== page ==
David Nichols's Reviews > Death or Liberty: African Americans and Revolutionary America

Death or Liberty by Douglas R. Egerton
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Apr 15, 2011

really liked it
bookshelves: reviewed, american-revolution, slavery-old-south

That the American revolutionaries were inconsistent in their application of theory to practice was clearly evident in the case of slavery, an institution the rebels accused Britain of wanting to impose on them, but which they in turn inflicted on African slaves before, during, and after the Revolution. "How is it," Samuel Johnson consequently asked, "that we hear the loudest yelps for liberty from the drivers of negroes?"

In this 2009 monograph, Douglas Egerton does not dispute Johnson's underlying point: that the American Revolution's promise of liberty remained unfulfilled for most African-Americans.  The revolutionaries took only a few half-measures against slavery, banning it through slow and "grudging" emancipation laws in the Northern states, and permitting a minority of Southern masters voluntarily to manumit their bondsmen.  This movement toward partial abolition was accompanied by "counter-revolutionary" laws banning militia service, voting, and intermarriage for free blacks, and placing new restrictions on slaves in the upper South.   The reaction was more or less complete by 1800, when Virginia crushed an attempted rebellion by slaves espousing the ideals of 1776.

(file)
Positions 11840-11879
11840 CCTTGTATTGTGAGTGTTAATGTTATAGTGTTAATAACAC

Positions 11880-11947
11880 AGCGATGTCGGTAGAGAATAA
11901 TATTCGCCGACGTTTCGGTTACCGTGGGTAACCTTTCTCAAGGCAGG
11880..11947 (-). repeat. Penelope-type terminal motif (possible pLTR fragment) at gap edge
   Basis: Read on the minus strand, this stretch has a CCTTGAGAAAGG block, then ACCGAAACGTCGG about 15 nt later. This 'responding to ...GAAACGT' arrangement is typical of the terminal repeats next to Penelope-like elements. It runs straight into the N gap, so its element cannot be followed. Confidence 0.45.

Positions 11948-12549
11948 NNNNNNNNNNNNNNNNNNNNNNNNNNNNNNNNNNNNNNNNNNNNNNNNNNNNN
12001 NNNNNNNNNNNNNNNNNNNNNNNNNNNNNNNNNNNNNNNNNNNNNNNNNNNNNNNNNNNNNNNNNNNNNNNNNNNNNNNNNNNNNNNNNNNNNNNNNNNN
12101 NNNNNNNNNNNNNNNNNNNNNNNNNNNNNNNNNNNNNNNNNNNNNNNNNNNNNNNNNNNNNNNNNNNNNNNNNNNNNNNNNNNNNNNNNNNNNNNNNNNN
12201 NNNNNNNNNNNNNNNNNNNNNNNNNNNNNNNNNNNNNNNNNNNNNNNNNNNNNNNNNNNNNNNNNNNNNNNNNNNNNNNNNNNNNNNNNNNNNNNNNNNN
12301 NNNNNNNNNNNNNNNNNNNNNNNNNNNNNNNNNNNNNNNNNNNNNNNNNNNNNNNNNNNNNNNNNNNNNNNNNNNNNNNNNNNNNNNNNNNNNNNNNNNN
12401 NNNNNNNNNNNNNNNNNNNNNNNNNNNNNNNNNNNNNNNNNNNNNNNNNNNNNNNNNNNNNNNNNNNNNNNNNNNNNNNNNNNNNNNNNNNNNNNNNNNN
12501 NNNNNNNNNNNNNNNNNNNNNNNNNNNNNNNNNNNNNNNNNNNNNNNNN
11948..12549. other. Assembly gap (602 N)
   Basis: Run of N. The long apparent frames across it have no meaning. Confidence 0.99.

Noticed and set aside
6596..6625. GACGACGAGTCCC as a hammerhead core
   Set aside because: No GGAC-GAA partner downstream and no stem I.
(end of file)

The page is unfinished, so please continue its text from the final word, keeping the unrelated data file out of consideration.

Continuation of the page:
African-Americans generally experienced the Revolution as an era of "dashed hopes" (13).  Some 20,000 ran away to fight for the British army or for Loyalist militias, but many died of wounds or illness, and the survivors often became paupers and exiles (or were re-enslaved after the war).  Slaves in the United States saw their numbers increase to 900,000 by 1800, and their families were broken up by sale as masters moved southwest during the first cotton boom.  Freedmen, who numbered over 100,000 in 1800, enjoyed slightly better prospects, working for wages in cities and larger towns and establishing their own churches and benevolent societies.  However, they commonly used the institutional label "African" to acknowledge the separate identity whites had forced them to assume.

Egerton's story is old news to professional historians, but he tells it clearly and cogently; I wish I had had this book in grad school.  A caveat, though: one can make too much of the apparent disconnect between Revolutionary rhetoric and white Americans' willingness to own slaves.  It is more useful to note that there were almost no North American critics of slavery (apart from slaves themselves) in 1760, and that just two decades later the institution had come into disrepute throughout the new United States, almost certainly because Revolutionaries who accused Britain of trying to enslave them had made the very concept of slavery much more odious than before.  Words sometimes do matter.  
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